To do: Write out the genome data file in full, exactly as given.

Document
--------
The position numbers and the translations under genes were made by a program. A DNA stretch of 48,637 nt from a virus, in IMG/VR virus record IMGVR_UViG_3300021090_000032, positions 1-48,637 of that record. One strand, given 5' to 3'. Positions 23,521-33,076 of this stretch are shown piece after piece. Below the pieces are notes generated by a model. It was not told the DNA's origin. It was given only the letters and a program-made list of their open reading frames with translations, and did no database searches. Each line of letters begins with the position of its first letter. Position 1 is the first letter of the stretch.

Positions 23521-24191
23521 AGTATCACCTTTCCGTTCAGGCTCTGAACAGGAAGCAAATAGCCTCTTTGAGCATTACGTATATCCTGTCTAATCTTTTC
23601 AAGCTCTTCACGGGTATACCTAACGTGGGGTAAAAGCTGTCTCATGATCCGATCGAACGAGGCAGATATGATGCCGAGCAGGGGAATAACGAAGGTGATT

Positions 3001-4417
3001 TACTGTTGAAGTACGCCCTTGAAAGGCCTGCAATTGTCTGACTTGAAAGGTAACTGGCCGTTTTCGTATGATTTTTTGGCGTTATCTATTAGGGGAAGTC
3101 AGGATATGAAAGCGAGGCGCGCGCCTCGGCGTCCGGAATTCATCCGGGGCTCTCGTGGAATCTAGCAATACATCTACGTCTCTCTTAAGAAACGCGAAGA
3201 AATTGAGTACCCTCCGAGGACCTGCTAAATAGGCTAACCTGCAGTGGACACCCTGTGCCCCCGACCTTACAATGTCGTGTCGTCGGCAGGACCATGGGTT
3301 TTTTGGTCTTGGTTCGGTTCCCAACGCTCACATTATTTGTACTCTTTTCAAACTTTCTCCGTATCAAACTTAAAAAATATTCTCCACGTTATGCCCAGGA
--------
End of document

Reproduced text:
The position numbers and the translations under genes were made by a program. A DNA stretch of 48,637 nt from a virus, in IMG/VR virus record IMGVR_UViG_3300021090_000032, positions 1-48,637 of that record. One strand, given 5' to 3'. Positions 23,521-33,076 of this stretch are shown piece after piece. Below the pieces are notes generated by a model. It was not told the DNA's origin. It was given only the letters and a program-made list of their open reading frames with translations, and did no database searches. Each line of letters begins with the position of its first letter. Position 1 is the first letter of the stretch.

Positions 23521-24191
23521 AGTATCACCTTTCCGTTCAGGCTCTGAACAGGAAGCAAATAGCCTCTTTGAGCATTACGTATATCCTGTCTAATCTTTTC
23601 AAGCTCTTCACGGGTATACCTAACGTGGGGTAAAAGCTGTCTCATGATCCGATCGAACGAGGCAGATATGATGCCGAGCAGGGGAATAACGAAGGTGATT

Positions 3001-4417
3001 TACTGTTGAAGTACGCCCTTGAAAGGCCTGCAATTGTCTGACTTGAAAGGTAACTGGCCGTTTTCGTATGATTTTTTGGCGTTATCTATTAGGGGAAGTC
3101 AGGATATGAAAGCGAGGCGCGCGCCTCGGCGTCCGGAATTCATCCGGGGCTCTCGTGGAATCTAGCAATACATCTACGTCTCTCTTAAGAAACGCGAAGA
3201 AATTGAGTACCCTCCGAGGACCTGCTAAATAGGCTAACCTGCAGTGGACACCCTGTGCCCCCGACCTTACAATGTCGTGTCGTCGGCAGGACCATGGGTT
3301 TTTTGGTCTTGGTTCGGTTCCCAACGCTCACATTATTTGTACTCTTTTCAAACTTTCTCCGTATCAAACTTAAAAAATATTCTCCACGTTATGCCCAGGA